Dog Constipation Causes and Treatment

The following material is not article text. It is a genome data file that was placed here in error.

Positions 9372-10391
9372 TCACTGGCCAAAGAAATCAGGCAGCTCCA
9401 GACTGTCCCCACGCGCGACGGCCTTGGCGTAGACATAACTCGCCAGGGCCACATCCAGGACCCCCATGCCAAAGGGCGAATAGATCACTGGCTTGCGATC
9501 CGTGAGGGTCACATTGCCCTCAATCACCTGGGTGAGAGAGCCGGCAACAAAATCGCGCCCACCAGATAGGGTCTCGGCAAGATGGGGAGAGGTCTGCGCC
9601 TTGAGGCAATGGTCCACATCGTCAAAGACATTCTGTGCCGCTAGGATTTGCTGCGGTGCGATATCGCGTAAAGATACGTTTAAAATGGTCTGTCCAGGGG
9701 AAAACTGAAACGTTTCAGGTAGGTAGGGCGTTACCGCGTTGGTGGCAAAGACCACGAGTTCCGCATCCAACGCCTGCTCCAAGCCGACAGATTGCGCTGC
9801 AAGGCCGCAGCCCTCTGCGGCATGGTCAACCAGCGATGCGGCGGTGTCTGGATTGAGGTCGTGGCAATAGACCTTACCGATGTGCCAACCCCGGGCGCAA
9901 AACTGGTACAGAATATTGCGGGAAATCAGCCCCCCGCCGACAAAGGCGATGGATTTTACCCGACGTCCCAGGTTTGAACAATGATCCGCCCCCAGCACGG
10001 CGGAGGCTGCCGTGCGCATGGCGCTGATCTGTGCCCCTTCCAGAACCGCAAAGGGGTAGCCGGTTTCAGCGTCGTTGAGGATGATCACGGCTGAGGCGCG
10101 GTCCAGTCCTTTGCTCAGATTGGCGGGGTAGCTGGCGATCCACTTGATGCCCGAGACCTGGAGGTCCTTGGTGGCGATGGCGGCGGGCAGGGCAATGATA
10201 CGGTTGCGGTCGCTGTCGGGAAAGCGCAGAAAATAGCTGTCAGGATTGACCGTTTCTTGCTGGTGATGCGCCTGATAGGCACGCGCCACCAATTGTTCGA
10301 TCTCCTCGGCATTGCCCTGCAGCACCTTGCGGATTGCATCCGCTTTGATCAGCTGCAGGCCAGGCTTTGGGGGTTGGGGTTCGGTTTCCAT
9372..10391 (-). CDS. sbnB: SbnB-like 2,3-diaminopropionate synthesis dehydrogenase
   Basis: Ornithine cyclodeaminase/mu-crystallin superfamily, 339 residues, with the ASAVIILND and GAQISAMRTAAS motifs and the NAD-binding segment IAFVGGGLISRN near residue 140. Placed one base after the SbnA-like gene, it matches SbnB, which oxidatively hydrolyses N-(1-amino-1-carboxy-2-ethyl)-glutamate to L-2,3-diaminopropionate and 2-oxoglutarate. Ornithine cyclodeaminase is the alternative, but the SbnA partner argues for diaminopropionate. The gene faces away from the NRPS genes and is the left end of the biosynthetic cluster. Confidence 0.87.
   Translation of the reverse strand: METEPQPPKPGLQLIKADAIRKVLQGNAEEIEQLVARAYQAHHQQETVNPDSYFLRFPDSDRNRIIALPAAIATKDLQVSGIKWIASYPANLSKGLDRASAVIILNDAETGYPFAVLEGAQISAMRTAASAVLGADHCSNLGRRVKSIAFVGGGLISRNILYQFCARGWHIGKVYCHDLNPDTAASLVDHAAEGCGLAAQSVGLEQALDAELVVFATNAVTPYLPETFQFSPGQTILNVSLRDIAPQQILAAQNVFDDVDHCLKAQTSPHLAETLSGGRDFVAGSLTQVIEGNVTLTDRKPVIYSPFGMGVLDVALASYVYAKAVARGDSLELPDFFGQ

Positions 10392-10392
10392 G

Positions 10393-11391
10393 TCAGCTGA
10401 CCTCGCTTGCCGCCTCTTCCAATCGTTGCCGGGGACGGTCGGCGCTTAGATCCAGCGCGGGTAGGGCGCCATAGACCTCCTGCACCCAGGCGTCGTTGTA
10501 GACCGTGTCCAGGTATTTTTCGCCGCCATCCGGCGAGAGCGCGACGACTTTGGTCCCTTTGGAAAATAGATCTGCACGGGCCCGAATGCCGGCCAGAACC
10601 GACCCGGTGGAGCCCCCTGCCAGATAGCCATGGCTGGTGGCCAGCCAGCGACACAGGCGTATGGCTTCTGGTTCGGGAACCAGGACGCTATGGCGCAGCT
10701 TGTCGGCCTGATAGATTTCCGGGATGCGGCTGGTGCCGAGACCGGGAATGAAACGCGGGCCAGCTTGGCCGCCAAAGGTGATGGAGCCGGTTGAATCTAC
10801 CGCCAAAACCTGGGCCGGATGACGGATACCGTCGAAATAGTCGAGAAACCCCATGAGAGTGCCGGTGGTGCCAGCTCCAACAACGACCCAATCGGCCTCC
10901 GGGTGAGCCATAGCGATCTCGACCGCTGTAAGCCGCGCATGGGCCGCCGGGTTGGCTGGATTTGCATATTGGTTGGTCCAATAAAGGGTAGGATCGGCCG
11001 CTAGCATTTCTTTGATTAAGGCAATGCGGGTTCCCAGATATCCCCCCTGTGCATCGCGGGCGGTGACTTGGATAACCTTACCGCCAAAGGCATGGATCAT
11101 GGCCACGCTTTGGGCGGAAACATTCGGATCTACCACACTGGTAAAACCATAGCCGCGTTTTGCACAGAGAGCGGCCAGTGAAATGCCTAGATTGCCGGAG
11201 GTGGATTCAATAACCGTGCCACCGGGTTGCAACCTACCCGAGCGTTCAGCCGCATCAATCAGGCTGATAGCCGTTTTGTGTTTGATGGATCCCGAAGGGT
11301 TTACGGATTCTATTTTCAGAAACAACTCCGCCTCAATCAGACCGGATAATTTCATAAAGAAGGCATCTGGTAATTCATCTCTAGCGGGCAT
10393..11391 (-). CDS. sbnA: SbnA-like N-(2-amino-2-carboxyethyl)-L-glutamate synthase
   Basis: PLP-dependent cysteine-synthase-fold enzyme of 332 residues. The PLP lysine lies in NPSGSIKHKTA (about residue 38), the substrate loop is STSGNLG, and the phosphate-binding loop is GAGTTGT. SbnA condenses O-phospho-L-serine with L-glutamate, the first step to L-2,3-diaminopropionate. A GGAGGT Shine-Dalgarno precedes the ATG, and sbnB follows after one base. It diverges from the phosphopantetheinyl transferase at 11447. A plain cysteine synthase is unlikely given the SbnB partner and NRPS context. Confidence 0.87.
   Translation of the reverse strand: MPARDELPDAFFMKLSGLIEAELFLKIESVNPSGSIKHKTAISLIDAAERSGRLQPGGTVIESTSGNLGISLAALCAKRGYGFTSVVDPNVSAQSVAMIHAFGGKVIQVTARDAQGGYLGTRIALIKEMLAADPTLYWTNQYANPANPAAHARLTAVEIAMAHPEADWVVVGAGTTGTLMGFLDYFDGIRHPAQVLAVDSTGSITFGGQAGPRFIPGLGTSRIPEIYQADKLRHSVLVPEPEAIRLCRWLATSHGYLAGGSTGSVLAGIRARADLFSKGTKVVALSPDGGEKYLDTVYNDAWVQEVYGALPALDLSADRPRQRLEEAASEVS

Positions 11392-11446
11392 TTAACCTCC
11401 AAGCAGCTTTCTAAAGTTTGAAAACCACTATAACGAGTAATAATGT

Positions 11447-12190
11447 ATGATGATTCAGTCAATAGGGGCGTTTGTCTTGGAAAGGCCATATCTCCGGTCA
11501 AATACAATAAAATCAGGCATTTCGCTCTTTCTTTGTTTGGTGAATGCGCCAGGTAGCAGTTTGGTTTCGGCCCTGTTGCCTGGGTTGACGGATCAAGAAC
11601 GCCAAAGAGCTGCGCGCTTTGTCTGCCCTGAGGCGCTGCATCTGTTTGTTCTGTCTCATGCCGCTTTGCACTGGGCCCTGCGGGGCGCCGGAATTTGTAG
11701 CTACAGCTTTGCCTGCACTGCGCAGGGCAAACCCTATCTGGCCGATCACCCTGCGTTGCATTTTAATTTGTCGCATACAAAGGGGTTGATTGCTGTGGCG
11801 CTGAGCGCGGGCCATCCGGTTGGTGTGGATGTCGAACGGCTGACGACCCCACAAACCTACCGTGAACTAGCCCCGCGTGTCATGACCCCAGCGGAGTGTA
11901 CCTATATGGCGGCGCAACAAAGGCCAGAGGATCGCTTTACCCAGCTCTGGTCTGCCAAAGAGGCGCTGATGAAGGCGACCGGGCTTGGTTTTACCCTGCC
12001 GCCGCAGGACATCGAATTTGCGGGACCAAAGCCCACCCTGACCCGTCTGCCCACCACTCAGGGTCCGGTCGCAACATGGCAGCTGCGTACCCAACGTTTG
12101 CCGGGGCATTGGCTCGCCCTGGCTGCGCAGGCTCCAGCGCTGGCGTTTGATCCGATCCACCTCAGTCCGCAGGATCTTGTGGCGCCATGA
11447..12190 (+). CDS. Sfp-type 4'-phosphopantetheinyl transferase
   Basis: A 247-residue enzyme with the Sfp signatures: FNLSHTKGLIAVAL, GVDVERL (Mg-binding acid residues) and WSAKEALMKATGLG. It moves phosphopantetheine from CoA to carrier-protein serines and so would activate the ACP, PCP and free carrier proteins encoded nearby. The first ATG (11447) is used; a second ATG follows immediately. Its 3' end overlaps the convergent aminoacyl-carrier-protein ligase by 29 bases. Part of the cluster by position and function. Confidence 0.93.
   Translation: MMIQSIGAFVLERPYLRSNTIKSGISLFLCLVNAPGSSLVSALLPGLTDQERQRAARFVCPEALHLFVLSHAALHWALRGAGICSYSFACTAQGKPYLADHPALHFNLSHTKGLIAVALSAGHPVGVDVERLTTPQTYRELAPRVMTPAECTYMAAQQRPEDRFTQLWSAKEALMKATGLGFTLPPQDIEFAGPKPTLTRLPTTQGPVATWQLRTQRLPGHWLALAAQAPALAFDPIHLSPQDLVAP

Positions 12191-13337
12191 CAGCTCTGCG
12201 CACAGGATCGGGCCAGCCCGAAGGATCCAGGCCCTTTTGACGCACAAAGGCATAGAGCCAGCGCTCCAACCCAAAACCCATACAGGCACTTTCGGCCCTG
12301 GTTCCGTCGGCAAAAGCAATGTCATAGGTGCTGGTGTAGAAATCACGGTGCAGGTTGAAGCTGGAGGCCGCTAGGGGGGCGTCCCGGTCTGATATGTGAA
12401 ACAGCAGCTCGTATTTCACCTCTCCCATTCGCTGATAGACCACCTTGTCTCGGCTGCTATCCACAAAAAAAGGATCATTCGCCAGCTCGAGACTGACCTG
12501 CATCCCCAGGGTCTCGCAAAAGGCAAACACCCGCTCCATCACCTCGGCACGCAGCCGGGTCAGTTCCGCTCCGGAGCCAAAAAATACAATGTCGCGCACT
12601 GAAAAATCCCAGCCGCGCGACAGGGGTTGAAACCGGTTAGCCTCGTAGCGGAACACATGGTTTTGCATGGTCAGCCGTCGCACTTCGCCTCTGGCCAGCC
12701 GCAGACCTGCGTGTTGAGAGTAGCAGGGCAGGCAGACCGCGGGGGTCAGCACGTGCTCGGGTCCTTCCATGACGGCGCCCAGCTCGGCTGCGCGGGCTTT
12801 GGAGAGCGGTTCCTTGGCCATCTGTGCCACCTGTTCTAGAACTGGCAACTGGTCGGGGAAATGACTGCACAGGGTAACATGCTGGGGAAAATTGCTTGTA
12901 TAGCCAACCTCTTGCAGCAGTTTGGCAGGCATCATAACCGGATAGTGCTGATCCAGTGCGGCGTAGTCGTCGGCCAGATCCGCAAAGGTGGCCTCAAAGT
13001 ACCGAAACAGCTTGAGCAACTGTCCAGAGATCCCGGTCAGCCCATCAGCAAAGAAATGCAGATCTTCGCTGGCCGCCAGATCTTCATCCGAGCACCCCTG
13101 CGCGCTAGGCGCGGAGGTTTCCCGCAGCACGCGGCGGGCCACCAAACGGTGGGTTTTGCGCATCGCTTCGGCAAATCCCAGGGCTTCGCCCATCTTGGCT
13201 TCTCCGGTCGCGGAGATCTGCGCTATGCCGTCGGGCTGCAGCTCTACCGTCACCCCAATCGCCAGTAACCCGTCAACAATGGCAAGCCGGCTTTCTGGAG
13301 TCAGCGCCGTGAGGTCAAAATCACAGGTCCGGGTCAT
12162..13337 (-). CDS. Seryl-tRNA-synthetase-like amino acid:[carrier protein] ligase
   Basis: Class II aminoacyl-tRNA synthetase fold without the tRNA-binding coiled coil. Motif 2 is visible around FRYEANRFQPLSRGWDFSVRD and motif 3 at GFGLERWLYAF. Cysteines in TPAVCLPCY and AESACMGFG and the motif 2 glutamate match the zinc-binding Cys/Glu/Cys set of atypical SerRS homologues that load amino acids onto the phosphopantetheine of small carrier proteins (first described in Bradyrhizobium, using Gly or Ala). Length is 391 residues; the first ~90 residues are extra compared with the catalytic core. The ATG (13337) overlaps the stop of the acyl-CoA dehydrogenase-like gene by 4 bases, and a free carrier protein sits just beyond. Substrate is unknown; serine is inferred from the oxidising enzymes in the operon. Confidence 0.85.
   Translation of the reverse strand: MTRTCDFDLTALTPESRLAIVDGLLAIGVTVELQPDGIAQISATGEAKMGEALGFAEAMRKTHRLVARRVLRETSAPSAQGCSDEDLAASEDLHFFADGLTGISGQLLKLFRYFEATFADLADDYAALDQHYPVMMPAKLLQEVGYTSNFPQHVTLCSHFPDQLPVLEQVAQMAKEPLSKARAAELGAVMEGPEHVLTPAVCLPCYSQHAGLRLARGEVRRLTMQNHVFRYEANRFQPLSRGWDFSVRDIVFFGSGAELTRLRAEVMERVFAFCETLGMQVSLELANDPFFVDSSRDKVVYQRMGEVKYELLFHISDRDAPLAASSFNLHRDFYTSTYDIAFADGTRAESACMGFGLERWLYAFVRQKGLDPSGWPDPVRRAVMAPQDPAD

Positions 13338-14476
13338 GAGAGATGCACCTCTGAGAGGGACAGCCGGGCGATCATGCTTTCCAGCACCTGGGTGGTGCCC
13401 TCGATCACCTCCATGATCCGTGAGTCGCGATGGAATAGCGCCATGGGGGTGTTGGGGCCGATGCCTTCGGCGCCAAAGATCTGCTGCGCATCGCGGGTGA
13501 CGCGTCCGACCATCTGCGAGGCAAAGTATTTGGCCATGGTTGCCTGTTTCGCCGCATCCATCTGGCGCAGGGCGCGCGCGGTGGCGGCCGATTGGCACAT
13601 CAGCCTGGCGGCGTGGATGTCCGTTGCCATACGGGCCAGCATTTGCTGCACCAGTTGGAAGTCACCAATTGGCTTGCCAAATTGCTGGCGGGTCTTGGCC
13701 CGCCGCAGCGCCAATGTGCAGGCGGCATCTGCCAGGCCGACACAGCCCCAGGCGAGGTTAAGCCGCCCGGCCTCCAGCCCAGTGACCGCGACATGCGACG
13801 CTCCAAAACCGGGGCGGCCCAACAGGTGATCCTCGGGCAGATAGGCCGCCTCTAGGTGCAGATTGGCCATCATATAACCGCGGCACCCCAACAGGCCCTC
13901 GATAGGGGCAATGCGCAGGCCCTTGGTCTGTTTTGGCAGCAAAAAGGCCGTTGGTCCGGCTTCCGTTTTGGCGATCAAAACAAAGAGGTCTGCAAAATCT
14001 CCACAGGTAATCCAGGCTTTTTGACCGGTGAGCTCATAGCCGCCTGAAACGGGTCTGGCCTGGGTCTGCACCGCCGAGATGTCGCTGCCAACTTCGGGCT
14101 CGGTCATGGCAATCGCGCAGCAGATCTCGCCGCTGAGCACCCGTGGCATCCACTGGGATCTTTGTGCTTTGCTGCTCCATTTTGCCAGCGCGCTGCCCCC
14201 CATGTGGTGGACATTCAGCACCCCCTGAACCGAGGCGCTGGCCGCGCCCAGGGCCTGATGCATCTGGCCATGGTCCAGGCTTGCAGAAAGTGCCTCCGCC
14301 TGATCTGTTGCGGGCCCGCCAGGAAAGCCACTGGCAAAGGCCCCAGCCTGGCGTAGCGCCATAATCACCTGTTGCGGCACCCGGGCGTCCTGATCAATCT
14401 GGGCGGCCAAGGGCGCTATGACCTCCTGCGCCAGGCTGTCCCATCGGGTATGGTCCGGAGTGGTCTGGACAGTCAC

Dog constipation is a condition in which the animal has difficulty in eliminating solid waste from the body and the feces are hard and dry. Constipation causes the dog to strain and abdominal discomfort. Fortunately, this common condition is easy to treat. One of the first steps in treating canine constipation is to understand what cause it. Dog Constipation Causes Dog constipation can be caused by a stress, anxiety, a lack of fiber and/or water in the diet, prolonged lack of exercise, consuming foreign materials such as cloth, hair, trash or dirt and it can also be the result of a parasite infestation. In some cases, dog constipation can be a sign of underlying medical problems such as infected anal glands, an intestinal obstruction, neurological disease, or metabolic and endocrine disease. If your pet has not had a bowel movement in more than two days and he appears lethargic, won't eat, vomits frequently or you notice blood in his stool, you should visit your vet to discuss aggressive treatment options. If your dog has a simple case of constipation and he's feeling fine otherwise, there are a number of at home treatment options available. Dog Constipation Treatment Treatment methods for dog constipation are a combination of proactive and reactive measures. Avoiding low-quality, low-nutrition, commercial dog food and opting for high-quality products with a 40/50/10 ratio is a great start. This means, 40% meat, 50% veggies, and 10% carbohydrate. It is also important to avoid dog food that lists animal by-products as ingredients as well as preservatives such as BHT, BHA, and Ethoxyquin. Premium brand and holistic foods do not contain fillers, by-products or harmful chemical preservatives. They contain 100% natural and nutritious human-grade ingredients. Add bulking agents to the diet, such as bran, pumpkin, or methylcellulose, can help prevent constipation as well. In addition to monitoring your dog's diet, you should always: * provide fresh water for your pet * take them out to exercise regularly * take them out to relieve themselves as frequently as possible * keep them away from trash and bones * avoid feeding them table scraps If you follow the preventative measures to the letter and your dog still becomes constipated, it's time to try take a look at the different home remedies. Just a few home remedies include: laxatives, suppositories, lubricants, and enemas. It is important to note that enemas containing a mixture of pure warm water and a little soap are safer for your dog than store-brought enemas. For more information on dog constipation causes and treatment, see: